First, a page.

• +1-703-684-6777
  • news@evtol.news

Korea Aerospace Industries (KAI) Night Intruder - NI-500VT (prototype)

Korea Aerospace Industries Night Intruder (NI-500VT)

 

Night Intruder - NI-500VT (prototype)
Korea Aerospace Industries (KAI)
Sacheon, South Gyeongsang Province, South Korea
www.koreaaero.com

Korea Aerospace Industries is headquartered in Sacheon, South Gyeongsang Province, South Korea and was formed on October 1, 1999 from a merger of Daewoo Heavy Industries, Hyundai Space and Aircraft Company, and Samsung Aerospace. The company is an aerospace and defense company that manufactures fixed-wing aircraft (from general aviation airplanes to military fighter jets), helicopters, unmanned aerial vehicles, space launch vehicles, satellites, training systems and more. The company has recently revealed a new passenger and air cargo electric vertical takeoff and landing (eVTOL) aircraft for advanced air mobility (AAM). Making aircraft for AAM is part of the company's new strategy to make KAI the number one aerospace company in Asia by 2030.

Night Intruder (NI-500VTG) eVTOL surveillance aircraft
The Night Intruder (NI-500VTG) is a remote controlled or autonomous scalable eVTOL surveillance aircraft used for intelligence and reconnaissance. The full name of the military eVTOL aircraft is the Night Intruder 500 Vectored Thrust or the NI-500VT. The aircraft was made for a potential Republic of Korea Army (RoKA) requirement for a next-generation, reconnaissance and target acquisition high-speed uncrewed aerial vehicle (UAV). The NI-500VT concept model was displayed at the Seoul International Aerospace & Defense Exhibition 2021 (ADEX 2021) held from 19-23 October 2021 in South Korea.

The aircraft has two forward tilt-rotors, two rear fixed VTOL propellers and has fixed-skid type landing gear. No cruise speeds or cruise altitudes have been reported as of the fall of 2021. The concept design can also carry a payload up to 40 kg (88 lb). The aircraft is  4 m (13.1 ft) in length, 4.3 m (14.1 ft) wide and 1.2 m (3.94 ft) high.

The main high wing is a stationary wing and does not rotate. At the ends of each main wing are the front two tilt-rotors. The two front tilt-rotors are used for VTOL, transition flight and forward flight. The rear tail is a stationary V-tail and at the top of each vertical stabilizer is a fixed propeller for VTOL flight only. During VTOL and transition flight, all rotors are used. During forward flight, the aircraft uses its two main tilt-rotors and the two rear VTOL propellers are turned off. The aircraft's main wing can be disassembled for ground or air transportation.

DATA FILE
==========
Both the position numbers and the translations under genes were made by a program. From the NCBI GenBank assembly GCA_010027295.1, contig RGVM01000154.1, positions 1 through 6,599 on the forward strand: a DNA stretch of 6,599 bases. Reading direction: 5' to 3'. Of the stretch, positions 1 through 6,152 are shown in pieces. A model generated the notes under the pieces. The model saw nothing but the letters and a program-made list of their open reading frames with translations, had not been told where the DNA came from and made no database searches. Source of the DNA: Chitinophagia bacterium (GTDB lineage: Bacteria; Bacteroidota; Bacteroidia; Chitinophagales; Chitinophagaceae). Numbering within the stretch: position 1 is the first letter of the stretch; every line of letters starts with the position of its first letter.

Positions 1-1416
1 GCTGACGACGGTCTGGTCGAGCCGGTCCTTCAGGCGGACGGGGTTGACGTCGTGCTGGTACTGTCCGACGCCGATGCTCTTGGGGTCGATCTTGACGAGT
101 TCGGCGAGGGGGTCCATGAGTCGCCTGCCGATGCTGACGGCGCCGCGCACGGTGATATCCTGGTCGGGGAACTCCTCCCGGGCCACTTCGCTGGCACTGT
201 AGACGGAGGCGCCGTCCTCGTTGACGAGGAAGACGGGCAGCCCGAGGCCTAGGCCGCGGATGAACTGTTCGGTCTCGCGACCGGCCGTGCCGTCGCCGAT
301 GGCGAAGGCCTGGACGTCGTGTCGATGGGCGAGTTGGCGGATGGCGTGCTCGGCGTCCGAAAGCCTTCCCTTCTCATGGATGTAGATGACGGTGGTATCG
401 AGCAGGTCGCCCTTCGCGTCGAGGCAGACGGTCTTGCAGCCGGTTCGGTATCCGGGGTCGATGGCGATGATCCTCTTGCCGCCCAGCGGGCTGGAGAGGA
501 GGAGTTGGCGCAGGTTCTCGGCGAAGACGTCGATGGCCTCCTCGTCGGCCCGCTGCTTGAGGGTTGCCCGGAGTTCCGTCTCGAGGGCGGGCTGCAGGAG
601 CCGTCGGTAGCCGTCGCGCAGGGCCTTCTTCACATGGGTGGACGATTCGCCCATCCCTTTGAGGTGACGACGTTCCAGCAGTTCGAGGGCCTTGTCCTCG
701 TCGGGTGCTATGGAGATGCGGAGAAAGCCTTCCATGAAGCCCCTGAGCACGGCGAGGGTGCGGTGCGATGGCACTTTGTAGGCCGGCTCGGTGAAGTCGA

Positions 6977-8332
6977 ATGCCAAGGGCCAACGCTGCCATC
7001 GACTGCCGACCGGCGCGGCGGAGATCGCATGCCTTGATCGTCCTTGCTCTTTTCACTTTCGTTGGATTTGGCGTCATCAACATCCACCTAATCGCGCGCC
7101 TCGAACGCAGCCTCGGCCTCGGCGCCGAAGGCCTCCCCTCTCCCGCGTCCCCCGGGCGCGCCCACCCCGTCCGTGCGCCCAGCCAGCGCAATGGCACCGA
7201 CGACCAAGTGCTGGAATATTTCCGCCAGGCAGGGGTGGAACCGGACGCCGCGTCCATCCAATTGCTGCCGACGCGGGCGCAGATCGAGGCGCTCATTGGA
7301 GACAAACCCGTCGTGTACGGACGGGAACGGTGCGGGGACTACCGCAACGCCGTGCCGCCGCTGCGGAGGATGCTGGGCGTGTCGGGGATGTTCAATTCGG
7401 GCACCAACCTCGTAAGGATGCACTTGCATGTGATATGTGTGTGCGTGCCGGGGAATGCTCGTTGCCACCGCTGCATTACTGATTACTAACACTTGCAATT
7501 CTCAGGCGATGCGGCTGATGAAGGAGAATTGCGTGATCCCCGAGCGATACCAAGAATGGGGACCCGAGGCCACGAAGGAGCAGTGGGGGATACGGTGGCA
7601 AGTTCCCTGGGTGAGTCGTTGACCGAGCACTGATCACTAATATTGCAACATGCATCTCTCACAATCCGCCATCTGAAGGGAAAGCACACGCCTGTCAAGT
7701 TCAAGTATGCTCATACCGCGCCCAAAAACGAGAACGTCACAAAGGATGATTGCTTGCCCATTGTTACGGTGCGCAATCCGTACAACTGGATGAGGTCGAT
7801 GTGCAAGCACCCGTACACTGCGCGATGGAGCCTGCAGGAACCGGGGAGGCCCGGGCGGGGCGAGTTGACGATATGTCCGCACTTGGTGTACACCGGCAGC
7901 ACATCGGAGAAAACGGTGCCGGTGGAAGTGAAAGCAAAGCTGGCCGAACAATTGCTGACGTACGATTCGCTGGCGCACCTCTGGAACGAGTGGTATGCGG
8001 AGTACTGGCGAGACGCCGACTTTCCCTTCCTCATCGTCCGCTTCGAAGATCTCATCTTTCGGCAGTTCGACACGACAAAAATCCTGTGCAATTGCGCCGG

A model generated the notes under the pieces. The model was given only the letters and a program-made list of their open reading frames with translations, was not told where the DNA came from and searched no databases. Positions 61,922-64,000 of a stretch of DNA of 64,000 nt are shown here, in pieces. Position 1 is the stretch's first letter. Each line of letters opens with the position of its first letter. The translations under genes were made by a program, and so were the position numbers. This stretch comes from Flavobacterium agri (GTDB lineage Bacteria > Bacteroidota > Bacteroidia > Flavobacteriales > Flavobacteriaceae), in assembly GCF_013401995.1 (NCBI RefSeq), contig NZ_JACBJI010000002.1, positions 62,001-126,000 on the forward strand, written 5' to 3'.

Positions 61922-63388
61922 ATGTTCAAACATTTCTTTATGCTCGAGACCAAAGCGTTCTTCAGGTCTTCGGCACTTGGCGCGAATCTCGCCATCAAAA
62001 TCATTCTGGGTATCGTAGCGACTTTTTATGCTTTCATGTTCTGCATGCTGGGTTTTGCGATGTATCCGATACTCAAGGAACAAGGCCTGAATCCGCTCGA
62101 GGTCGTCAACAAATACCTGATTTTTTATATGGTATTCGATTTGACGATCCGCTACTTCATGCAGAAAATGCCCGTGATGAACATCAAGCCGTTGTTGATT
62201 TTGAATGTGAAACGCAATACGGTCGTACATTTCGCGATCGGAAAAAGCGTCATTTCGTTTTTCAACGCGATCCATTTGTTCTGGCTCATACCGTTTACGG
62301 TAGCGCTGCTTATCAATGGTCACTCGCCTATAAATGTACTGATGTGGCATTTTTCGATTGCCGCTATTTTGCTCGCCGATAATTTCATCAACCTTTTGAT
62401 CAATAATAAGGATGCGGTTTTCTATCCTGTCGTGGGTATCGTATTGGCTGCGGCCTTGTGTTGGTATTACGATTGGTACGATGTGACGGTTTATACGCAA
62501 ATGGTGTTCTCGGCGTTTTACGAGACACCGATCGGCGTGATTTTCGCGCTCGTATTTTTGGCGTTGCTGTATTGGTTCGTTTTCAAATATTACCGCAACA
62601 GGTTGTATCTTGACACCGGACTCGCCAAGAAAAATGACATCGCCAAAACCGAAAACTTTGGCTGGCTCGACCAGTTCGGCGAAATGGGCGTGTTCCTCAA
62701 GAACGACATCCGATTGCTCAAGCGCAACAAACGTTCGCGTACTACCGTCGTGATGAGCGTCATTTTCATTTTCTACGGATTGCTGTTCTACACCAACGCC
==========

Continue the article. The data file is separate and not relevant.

The tilt-rotor aircraft has multiple sensors which can locate targets and other data then transmit everything in real-time to a command center which can then take appropriate action such as order attack helicopters or fighter jets to eliminate targets. It was reported the Night Intruder can fly on its battery packs over enemy territory very quietly for five hours.

It is unknown when flying prototypes were made and how much testing has been accomplished. It is also unknown if the production aircraft will be larger and when estimated production will begin.

Specifications:

  • Aircraft type: Military eVTOL concept design cargo and surveillance aircraft
  • Piloting: Remote or autonomous piloting
  • Capacity: 40 kg
  • Cruise speed: Unknown
  • Range: Unknown
  • Flight Time: 5 hours
  • Cruise altitude: Unknown
  • Maximum payload: 40 kg (88 lb)
  • Maximum takeoff weight: 450 kg (992 lb)
  • Length: 4 m (13.1 ft)
  • Width: 4.3 m (14.1 ft)
  • Height: 1.2 m (3.94 ft)
  • Propellers: 4 propellers
  • Electric Motors: 4 electric motors
  • Power source: Battery packs
  • Fuselage: Carbon fiber composite
  • Wings: 1 main high wing
  • Tail: 1 V-tail
  • Landing gear: Fixed skid landing gear
  • Safety features: Distributed Electric Propulsion (DEP), provides safety through redundancy for its passengers and/or cargo. DEP means having multiple propellers (or ducted fans) and motors on the aircraft so if one or more propellers (ducted fans) or motors fail, the other working propellers (or ducted fans) and motors can safely land the aircraft.

Related Aircraft:

Company Insights:

Resources: